Editor's note: This team-written column is one in a series of five about Earth Day, all written from a different life perspective.
NBA Green Week is over.
Four sports enthusiasts take a break from talking gridiron and hoops to focus on other world issues. You can take the fan out of the sports, however, you cannot take the sports out of the fan, and these guys look at the rest of life from behind their catcher’s masks. They wear their hockey pads and basketball shorts to a political debate and discuss issues you might talk about around the water cooler — or in this case, the Gatorade cooler.
Vinnie Duber, Rob Givens and Brian Nordli all have experience covering sports for the Missourian. Matt Kane covered public safety for the Missourian. Duber is currently a copy editor at the Missourian, and Nordli is a former copy editor.
What do you mean you haven't heard of NBA Green Week?
It's the now-annual seven-day stretch each April when the NBA stamps a stylized recycling logo on its hardwood courts and forces its players to don warm-up T-shirts with the aforementioned logo. See? Green!
As Earth Day 2011 approaches, the NBA's pathetic excuse for environmental awareness is a perfect illustration of how "green" has gone from an advocacy to a corporate trend. The problem is, that trend typically doesn't include actually doing anything that helps the environment or prevents unsustainable activities.
The NBA has the distinct opportunity to reach a very large audience, with more than six games a week nationally televised. But instead of doing anything with a legitimate impact, the association just shows off the accomplishments of a talented graphic designer.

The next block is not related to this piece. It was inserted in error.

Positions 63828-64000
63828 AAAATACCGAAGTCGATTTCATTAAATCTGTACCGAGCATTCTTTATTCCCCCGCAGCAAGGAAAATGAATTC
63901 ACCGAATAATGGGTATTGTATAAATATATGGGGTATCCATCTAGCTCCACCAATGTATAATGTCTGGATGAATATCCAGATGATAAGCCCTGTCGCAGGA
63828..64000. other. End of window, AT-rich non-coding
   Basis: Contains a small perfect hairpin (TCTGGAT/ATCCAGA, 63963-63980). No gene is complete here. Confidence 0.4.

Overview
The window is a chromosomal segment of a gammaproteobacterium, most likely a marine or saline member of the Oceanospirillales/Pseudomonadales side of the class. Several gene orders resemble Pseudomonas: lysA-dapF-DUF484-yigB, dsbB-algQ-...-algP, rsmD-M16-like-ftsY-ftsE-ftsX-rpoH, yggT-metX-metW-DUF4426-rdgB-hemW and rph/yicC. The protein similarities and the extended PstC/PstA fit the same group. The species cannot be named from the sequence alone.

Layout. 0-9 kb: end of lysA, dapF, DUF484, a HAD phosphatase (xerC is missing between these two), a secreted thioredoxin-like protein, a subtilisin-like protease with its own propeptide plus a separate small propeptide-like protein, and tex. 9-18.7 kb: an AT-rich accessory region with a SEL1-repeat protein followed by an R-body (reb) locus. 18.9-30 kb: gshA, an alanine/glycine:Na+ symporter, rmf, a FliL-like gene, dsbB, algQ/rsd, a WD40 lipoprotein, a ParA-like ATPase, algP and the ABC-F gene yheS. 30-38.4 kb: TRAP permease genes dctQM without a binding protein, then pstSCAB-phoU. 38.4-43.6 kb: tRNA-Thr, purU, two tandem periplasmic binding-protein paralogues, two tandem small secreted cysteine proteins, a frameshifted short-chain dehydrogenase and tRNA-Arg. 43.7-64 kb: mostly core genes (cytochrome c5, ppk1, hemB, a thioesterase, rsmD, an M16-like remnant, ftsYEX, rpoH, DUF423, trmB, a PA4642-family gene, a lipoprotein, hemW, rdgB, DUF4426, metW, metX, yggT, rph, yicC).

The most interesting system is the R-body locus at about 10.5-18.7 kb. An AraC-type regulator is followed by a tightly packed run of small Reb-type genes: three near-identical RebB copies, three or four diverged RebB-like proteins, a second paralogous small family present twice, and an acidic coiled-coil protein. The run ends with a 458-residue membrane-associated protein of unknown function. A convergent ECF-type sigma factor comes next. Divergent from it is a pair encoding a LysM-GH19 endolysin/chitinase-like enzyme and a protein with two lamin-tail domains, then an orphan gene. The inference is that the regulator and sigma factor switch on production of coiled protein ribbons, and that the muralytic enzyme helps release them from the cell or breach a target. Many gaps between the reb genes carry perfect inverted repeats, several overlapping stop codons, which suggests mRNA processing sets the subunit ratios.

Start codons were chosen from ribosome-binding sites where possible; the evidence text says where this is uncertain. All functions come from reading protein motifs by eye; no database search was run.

Truthfully, the information is there — if you dig deep enough. The NBA has a "green" website and links to several teams that also have their own Internet space dedicated to listing activities fans can partake in to help the environment, but only after a plethora of clicks and links. Where is this information during the nationally televised broadcasts of games? Instead, we get short video segments of players helping to plant a tree in some neighborhood from several months ago. In fact, the NBA "green" page has three pictures, two of which are identifiably from at least two years ago.
The NBA isn't alone in its hollow pitch for environmentalism. Remember that 100 percent decomposable Sun Chips bag? It happened to also be loud. In the end, the company tossed the idea because people couldn't stand a little bit of noise with their Sun Chips. And then there's NBC's green peacock icon during its own "green week." That's right, changing the color of the logo from gray to green is its big contribution to environmental awareness.
The idea of being environmentally friendly has gone from a realistic goal to a public relations stunt. And, while useful tips can be presented through announcements at stadiums and informative websites, there's little push for the average viewer on the other end of the television to do something. Except maybe to purchase one of those awesome NBA Green Week warmup T-shirts.
Make Green Week mean something, NBA, or don't even bother.